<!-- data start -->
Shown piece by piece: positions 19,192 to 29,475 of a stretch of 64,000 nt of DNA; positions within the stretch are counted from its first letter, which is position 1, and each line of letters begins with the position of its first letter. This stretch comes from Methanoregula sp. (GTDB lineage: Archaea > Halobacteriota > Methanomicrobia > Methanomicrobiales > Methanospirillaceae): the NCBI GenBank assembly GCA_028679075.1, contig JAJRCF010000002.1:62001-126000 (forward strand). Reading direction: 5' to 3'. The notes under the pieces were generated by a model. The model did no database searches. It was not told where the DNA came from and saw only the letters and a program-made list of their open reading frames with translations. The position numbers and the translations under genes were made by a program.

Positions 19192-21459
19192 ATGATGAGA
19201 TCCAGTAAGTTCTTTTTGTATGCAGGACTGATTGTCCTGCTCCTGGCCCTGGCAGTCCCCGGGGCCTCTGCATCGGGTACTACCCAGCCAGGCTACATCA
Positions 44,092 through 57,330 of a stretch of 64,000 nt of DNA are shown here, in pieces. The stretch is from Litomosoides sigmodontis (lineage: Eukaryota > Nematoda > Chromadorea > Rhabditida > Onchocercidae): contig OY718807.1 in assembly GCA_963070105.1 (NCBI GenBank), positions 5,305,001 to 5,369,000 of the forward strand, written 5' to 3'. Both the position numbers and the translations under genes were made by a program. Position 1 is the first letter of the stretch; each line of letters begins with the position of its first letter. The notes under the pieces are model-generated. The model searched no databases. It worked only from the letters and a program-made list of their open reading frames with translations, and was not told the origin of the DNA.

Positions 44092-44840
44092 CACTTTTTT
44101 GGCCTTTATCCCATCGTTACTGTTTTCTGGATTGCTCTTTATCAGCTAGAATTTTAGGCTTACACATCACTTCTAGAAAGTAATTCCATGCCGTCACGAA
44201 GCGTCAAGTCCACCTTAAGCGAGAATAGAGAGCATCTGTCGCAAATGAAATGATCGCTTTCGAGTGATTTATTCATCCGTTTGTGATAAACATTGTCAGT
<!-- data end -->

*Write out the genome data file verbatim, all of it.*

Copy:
Shown piece by piece: positions 19,192 to 29,475 of a stretch of 64,000 nt of DNA; positions within the stretch are counted from its first letter, which is position 1, and each line of letters begins with the position of its first letter. This stretch comes from Methanoregula sp. (GTDB lineage: Archaea > Halobacteriota > Methanomicrobia > Methanomicrobiales > Methanospirillaceae): the NCBI GenBank assembly GCA_028679075.1, contig JAJRCF010000002.1:62001-126000 (forward strand). Reading direction: 5' to 3'. The notes under the pieces were generated by a model. The model did no database searches. It was not told where the DNA came from and saw only the letters and a program-made list of their open reading frames with translations. The position numbers and the translations under genes were made by a program.

Positions 19192-21459
19192 ATGATGAGA
19201 TCCAGTAAGTTCTTTTTGTATGCAGGACTGATTGTCCTGCTCCTGGCCCTGGCAGTCCCCGGGGCCTCTGCATCGGGTACTACCCAGCCAGGCTACATCA
Positions 44,092 through 57,330 of a stretch of 64,000 nt of DNA are shown here, in pieces. The stretch is from Litomosoides sigmodontis (lineage: Eukaryota > Nematoda > Chromadorea > Rhabditida > Onchocercidae): contig OY718807.1 in assembly GCA_963070105.1 (NCBI GenBank), positions 5,305,001 to 5,369,000 of the forward strand, written 5' to 3'. Both the position numbers and the translations under genes were made by a program. Position 1 is the first letter of the stretch; each line of letters begins with the position of its first letter. The notes under the pieces are model-generated. The model searched no databases. It worked only from the letters and a program-made list of their open reading frames with translations, and was not told the origin of the DNA.

Positions 44092-44840
44092 CACTTTTTT
44101 GGCCTTTATCCCATCGTTACTGTTTTCTGGATTGCTCTTTATCAGCTAGAATTTTAGGCTTACACATCACTTCTAGAAAGTAATTCCATGCCGTCACGAA
44201 GCGTCAAGTCCACCTTAAGCGAGAATAGAGAGCATCTGTCGCAAATGAAATGATCGCTTTCGAGTGATTTATTCATCCGTTTGTGATAAACATTGTCAGT